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  • Southern Pacific Railroad Maps(slash)Routes

    Need infomation on Oregon/California Yard/Siding track arangements/positions from 1940 - 1996.

    Tried Areal/Topo maps but they don't have the track details.

    Any Ideas where to look.

    John


  • #2
    John,

    first off, noticing this is your first post... Welcome!

    The first reference that comes to mind is the Steam Powered Video's Railroad Atlases. They shows all rights of way, existing or not. You will have to get two separate books as the one that includes California has only Nevada as the other inclusion. The Pacific Northwest volume has Oregon and Washington. I have checked these over and over again and have yet to find a mistake (I like to stomp around in the middle of nowhere and these references are invaluable...) The books don't give you a date as to when a particular line was lifted or abandoned, but they at least show you if it was there and where it was. I like to scan a particular page I am interested in and "overlay" it onto a road map (using PhotoShop) so I can see where the current access is to the abandoned ROW. I have found that when you get specific in your questions, there is usually someone (a lot of them here on the RR-Line forum) who can give you some good advise. I am familiar with my own backyard and have been working on a series of "dated" maps for Arizona (you can find them here):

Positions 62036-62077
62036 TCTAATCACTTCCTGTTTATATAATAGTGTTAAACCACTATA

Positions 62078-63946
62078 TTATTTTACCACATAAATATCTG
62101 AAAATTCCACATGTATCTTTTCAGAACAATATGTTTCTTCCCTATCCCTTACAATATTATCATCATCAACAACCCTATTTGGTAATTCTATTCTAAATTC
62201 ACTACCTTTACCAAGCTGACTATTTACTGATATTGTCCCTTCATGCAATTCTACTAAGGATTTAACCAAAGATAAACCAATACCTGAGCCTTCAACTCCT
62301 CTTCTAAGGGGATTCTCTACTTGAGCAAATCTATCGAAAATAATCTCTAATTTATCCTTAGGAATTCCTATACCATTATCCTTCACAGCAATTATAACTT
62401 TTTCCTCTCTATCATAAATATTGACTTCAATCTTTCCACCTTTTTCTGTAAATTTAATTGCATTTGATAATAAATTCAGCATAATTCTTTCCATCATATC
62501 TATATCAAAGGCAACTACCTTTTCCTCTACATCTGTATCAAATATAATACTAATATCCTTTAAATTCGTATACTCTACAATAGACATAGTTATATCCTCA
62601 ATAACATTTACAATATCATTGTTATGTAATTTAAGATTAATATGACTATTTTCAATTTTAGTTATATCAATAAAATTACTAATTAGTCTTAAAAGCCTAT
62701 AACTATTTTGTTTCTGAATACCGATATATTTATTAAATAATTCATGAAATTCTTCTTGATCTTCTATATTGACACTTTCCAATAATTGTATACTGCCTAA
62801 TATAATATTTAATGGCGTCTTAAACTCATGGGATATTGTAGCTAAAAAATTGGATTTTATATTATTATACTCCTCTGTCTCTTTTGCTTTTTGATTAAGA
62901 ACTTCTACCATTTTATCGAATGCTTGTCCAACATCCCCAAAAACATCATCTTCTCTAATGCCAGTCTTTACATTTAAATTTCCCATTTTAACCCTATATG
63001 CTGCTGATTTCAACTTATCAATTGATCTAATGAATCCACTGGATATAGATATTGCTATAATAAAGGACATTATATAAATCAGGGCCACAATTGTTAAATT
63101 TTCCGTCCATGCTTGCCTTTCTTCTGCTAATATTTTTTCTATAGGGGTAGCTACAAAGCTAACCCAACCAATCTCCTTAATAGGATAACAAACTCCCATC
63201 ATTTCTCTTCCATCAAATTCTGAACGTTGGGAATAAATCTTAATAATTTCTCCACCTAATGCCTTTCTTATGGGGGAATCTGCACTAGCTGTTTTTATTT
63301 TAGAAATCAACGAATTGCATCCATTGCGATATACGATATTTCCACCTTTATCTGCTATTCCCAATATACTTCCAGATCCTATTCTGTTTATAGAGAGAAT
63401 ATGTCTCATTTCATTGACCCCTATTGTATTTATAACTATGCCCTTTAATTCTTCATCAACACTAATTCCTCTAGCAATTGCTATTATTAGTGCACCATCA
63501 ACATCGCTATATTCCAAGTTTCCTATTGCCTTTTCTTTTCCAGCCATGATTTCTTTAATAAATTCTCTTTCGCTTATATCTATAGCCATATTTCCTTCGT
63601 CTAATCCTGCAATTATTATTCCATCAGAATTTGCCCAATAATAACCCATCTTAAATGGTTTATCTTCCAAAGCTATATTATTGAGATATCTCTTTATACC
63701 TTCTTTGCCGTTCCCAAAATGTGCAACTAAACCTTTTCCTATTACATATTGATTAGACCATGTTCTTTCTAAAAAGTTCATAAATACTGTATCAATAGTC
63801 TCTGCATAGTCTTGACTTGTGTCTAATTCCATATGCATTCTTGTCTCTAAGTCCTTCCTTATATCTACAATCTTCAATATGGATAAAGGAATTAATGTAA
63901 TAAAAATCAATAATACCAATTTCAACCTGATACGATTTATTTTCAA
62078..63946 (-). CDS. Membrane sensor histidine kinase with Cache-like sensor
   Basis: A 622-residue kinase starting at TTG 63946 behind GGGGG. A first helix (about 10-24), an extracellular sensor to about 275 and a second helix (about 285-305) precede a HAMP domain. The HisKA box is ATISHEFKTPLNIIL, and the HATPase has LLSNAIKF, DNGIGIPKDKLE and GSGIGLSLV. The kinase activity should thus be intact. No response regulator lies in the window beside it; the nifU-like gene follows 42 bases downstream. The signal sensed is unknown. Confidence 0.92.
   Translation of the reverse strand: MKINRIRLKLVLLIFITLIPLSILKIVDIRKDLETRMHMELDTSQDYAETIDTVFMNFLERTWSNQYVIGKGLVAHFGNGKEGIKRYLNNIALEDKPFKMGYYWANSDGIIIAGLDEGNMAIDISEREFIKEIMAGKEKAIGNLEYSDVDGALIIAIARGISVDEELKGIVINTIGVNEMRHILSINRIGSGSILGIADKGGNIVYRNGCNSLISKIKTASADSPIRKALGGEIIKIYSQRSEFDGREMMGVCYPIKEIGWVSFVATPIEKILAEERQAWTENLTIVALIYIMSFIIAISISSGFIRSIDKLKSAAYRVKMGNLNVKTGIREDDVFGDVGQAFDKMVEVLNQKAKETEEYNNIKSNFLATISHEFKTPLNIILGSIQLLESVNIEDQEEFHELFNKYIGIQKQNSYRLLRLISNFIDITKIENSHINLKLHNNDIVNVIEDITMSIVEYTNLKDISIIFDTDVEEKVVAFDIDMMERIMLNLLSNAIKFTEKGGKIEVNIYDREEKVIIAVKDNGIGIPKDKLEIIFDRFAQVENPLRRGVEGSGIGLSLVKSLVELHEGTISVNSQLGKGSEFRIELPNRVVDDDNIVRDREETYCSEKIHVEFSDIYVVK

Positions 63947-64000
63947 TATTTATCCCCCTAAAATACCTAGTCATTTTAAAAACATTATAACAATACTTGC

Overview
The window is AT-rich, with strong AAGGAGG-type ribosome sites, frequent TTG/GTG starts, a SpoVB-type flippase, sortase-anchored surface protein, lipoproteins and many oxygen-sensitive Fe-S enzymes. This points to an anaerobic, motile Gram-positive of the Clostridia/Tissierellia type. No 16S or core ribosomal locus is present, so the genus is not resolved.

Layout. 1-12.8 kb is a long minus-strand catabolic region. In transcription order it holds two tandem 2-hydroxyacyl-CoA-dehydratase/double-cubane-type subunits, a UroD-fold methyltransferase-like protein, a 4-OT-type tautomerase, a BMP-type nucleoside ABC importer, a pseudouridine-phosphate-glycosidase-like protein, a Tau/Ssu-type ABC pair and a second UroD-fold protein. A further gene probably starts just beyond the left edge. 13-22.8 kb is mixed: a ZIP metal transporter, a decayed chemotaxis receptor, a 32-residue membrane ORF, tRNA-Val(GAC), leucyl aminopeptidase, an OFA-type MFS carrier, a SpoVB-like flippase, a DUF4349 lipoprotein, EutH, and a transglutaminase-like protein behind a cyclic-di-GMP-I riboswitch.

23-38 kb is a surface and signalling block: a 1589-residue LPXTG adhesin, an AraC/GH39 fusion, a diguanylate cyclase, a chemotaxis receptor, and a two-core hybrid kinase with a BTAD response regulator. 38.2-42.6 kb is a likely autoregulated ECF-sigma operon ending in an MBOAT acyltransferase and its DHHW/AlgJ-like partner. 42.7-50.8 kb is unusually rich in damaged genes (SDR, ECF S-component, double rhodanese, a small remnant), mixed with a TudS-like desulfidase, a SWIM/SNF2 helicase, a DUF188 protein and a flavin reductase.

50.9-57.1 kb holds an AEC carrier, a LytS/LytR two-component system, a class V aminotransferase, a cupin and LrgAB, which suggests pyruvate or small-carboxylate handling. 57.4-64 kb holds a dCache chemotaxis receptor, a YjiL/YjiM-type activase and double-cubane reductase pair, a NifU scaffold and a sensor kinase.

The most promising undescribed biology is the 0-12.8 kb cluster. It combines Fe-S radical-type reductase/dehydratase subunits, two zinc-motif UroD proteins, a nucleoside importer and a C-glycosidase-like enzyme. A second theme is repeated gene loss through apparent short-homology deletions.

http://railmap.railspot.com/maps/USA/AZ/arizona.html

    California and Oregon, I ain't so familiar with...

    Here is the link to the SPV website:

    http://www.spv.co.uk

    They are also available in quite a few hobby shops.

    Good luck!

    Tom

    Edited by - tomfassett on 10/10/2002 03:23:48

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    • #3
      Thanks,

      I'll have to check at my local hobby shops.

      John

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      • #4
        That is interesting. I've had worked extensively with USGS quadrangle topo maps, since I am trained as a geologist and usually they have alot of cool detail on them including RR track configurations.

        I have looked at many states, but not California lately, hmmm....

        I love the Colorado quad maps cause you can follow the whole Rio Grande mainlain from Denver to SLC! etc.


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        • #5
          I would also echo Jim's idea of getting your hands on some good USGS maps. I have a pretty good set of most of the Southwest (although I can't find California...). They can usually be aquired from a good map store. They make a great companion to the SPV Atlas. The USGS maps only show what is relevant to the time they were printed though, so they may leave off some old rights of way.

          I would though, If I were you, take care if Jim invites you out for some field exploring. Every geologist I know (and there are many, including family members), has a tendency to fly off on tangents every time they go exploring. They see some interesting formation and bam! Next thing you know, you're lost (he, he, he...)

          Sorry Jim, it had to be said...

          Tom

          Edited by - tomfassett on 10/11/2002 16:58:11

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